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## Functions structure

When working with R we all make constant use of functions and, when developing, we create new functions so that functions look like very familiar R objects. Nevertheless, understanding the theory and the rationals underlying R functions may help to create much more efficient and possibly elegant coding.

We can create and assign functions to a variable names as we do with any other object:

Eventually, we can delete any function with the usual call to rm() or remove()

Functions are objects with three basic components:

• a formal arguments list
• a body
• an environment.

### Formals

Formals are the formal arguments of a function returned as an object of class pairlist where a pairlist can be thought as something similar to a list with an important difference:

that is: a pairlist of length zero is NULL while a list is not.

When we call a function, formals arguments can be specified by position or by name and we can mix positional matching with matching by name so that the following are equivalent:

Along with position and name, we can also specify formals by partial matching so that:

would work anyway.

Functions formals may also have the construct symbol = default, that unless differently specified, forces any argument to be used with its default value.

Specifically, function mean() also have a third argument na.rm that defaults to FALSE and , as a result passing vectors with NA values to mean() returns NA

While, by specifying na.rm=TRUE we get the mean of all non missing elements of vector x.

The order R uses for matching formals against value is:

1. Check for exact match for a named argument
2. Check for a partial match
3. Check for a positional match

Formals of a function are normally used within functions by the internal R evaluator but, we can use function formals() to expose formals explicitly.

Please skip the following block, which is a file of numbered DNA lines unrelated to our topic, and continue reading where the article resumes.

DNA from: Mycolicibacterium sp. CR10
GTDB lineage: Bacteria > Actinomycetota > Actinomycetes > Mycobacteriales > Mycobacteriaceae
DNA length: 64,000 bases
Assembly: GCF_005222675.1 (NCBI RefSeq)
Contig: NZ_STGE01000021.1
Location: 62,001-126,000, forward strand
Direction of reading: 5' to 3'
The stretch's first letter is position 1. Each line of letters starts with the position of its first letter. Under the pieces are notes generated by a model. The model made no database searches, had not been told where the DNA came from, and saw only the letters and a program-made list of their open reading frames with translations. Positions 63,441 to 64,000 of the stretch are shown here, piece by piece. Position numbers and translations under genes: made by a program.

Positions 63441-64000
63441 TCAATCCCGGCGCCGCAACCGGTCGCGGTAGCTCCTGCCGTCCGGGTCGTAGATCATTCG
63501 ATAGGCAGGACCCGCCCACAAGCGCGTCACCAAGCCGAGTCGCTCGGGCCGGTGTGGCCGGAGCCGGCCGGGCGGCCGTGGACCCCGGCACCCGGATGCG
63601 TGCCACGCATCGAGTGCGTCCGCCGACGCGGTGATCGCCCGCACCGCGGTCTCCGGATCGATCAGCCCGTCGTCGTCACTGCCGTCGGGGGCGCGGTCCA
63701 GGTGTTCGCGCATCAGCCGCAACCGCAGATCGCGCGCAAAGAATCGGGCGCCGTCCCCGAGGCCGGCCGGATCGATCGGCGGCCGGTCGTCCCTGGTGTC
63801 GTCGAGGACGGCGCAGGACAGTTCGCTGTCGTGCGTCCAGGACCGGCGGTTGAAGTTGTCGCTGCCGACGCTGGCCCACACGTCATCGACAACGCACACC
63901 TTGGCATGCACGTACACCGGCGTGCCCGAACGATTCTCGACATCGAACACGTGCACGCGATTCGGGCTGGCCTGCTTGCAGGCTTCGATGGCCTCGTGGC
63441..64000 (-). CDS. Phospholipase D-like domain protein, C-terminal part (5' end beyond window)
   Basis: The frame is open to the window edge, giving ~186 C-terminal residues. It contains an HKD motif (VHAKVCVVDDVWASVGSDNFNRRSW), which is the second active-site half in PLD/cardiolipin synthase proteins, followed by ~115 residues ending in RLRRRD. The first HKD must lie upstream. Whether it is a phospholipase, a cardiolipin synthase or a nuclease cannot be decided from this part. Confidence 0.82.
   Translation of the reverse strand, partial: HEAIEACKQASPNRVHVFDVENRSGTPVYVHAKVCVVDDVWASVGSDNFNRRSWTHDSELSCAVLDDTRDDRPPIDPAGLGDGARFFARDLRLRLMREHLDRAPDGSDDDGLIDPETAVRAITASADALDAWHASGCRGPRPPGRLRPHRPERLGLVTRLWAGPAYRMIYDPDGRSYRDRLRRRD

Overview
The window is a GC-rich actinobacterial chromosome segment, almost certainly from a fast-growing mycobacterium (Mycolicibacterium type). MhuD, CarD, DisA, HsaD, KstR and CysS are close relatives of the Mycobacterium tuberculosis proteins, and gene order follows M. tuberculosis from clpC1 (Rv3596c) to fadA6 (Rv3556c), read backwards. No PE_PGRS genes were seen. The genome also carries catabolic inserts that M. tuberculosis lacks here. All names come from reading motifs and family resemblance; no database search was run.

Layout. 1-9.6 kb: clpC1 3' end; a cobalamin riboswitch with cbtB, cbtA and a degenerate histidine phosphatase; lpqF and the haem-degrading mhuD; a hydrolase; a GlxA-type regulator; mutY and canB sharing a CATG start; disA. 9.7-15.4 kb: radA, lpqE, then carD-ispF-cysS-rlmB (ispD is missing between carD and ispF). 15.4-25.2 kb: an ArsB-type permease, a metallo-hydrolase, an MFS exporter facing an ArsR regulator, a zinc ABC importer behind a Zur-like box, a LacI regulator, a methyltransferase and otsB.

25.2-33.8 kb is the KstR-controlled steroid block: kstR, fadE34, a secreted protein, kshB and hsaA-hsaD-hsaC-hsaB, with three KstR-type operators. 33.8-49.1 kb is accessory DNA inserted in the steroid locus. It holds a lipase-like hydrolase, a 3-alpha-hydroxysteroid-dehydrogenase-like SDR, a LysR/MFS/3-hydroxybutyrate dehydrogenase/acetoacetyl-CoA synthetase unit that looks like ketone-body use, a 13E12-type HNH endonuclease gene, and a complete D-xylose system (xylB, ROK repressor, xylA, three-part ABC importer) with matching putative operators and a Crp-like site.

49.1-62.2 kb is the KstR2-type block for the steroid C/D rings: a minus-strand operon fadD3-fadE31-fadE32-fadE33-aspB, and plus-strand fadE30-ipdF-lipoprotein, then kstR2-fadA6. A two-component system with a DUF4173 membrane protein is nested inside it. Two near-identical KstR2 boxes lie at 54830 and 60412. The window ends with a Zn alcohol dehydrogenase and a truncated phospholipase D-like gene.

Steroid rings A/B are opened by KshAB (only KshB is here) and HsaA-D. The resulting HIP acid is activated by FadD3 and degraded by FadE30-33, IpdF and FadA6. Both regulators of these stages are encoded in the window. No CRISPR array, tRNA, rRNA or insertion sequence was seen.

args() is an other function that displays the formals in a more user friendly fashion. Actually, args(fun) returns a function with the same arguments as fun but with an empty body.

Surely, for programming purposes, formals() is a better choice as it returns a simple pairlist that can be handled as a list:

As a replacement method exists for function formals:

formals of a function can manipulated by using function alist(): a list() type function that handles unevaluated arguments

As an example of practical use of formals() we may decide to re-define function mean() that defaults na.rm to TRUE by simply:

Clearly, we now have copy of mean.default() in our globalenv:

Finally, let’s notice that:

remains the base environment: the environment where the function was created.

The “...” argument of a function is a special argument and can contain any number of symbol=value arguments . The “...” argument is transformed by R into a list that is simply added to the formals list:

The “...” argument can be used if the number of arguments is unknown. Suppose we want to define a function that counts the number of rows of any given number of data frames we could write:

Similarly, the “...” arguments becomes very handy when the “...” arguments will be passed on to another function as it often happened when calling plot() from within another function. The following example shows a basic plot function used for depths plotting where additional graphics parameters are passed via “...”: